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Citizenship Bill: As 16th assembly last session ends protesting groups relaxes in Mizoram

Citizenship Bill: As 16th assembly last session ends protesting groups relaxes in Mizoram
The indigenous people of the northeast region apprehended that if the law was enacted, it would endanger their livelihood and identity.

Civil society groups and student organisations in Mizoram ended their protest against the Citizenship (Amendment) Bill on Wednesday after the Rajya Sabha was adjourned sine die without the passage of the contentious legislation. As the term of this Lok Sabha ends on June 3, the bill, which was passed by the lower house on January 8, is set to lapse.

A bill, passed by Lok Sabha, lapses on the expiry of the term of the lower house if it is not passed by Rajya Sabha. According to NGO Coordination Committee, an umbrella organisation of civil society groups and student bodies in the state, the scheduled rallies against the bill were called off on Wednesday after news of the legislation's lapse reached them.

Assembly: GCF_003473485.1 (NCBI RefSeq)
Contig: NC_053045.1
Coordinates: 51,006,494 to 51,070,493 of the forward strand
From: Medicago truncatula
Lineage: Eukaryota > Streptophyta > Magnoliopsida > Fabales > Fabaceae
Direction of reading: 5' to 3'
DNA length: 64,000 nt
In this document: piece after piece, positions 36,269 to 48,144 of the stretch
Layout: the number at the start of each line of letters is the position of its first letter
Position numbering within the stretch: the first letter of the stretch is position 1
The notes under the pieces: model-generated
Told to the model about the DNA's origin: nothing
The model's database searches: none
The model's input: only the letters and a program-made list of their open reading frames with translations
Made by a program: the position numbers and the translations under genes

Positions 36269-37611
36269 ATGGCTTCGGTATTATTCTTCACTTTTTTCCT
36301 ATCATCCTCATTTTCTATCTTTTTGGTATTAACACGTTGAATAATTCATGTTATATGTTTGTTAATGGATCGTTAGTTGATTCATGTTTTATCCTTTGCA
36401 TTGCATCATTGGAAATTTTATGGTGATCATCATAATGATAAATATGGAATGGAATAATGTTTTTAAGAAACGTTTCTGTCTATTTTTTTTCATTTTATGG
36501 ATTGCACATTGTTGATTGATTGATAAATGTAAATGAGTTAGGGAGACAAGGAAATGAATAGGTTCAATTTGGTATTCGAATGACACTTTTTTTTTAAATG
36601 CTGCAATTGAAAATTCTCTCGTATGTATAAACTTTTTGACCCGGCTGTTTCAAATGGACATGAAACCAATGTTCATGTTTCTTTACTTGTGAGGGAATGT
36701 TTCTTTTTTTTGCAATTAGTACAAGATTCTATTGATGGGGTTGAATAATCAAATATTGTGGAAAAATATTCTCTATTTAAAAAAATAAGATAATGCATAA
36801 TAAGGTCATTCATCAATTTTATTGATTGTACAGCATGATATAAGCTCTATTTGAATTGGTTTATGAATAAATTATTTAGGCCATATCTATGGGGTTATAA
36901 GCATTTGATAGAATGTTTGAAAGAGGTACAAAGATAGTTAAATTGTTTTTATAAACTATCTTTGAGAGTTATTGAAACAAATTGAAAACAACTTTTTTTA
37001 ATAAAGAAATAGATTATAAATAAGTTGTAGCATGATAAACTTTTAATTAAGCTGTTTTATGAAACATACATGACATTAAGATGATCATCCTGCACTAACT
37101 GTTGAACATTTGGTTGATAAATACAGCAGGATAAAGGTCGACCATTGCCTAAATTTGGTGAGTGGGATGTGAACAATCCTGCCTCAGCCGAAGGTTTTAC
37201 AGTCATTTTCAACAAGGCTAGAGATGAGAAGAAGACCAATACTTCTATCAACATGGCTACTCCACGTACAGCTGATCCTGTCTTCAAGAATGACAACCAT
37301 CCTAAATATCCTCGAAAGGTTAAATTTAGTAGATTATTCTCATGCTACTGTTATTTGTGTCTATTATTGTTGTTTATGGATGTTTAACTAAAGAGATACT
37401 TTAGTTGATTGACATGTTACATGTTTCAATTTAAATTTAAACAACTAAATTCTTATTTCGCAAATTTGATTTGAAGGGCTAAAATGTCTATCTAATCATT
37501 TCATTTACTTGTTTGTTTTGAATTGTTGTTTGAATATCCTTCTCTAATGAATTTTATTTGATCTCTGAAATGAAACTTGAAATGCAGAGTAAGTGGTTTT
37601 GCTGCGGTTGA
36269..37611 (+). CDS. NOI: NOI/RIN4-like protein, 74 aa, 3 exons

The Citizenship (Amendment) Bill seeks to grant nationality to non-Muslim minorities from Bangladesh, Pakistan and Afghanistan who fled persecution, after six years of residence in India, instead of 12 years, which is currently the norm, even if they do not possess any document. The indigenous people of the northeast region apprehended that if the law was enacted, it would endanger their livelihood and identity.

Vanlalruata, the chairman of the committee, said its members were rejoicing on streets. "Our prayers have been heard. We congratulate the people of Mizoram, the civil societies and student organisations for their united opposition to the bill," he said.

The committee had been spearheading protests against the bill in Mizoram, with support from Mizo Zirlai Pawl (MZP), the apex students' body in the state, and other organisations. MZP president L Ramdinliana Renthlei said the "united efforts of the protesters in the northeast have finally paid off".

A senior police officer said the lapse of the bill was a "welcome relief" for the state as protests over it had led to fear and insecurity among the general public. Had the legislation been passed by Rajya Sabha, it could have led to communal tension in the state, which has a sizeable Chakma population, he added. Chakmas trace their roots to Bangladesh.

(With inputs from agencies.)

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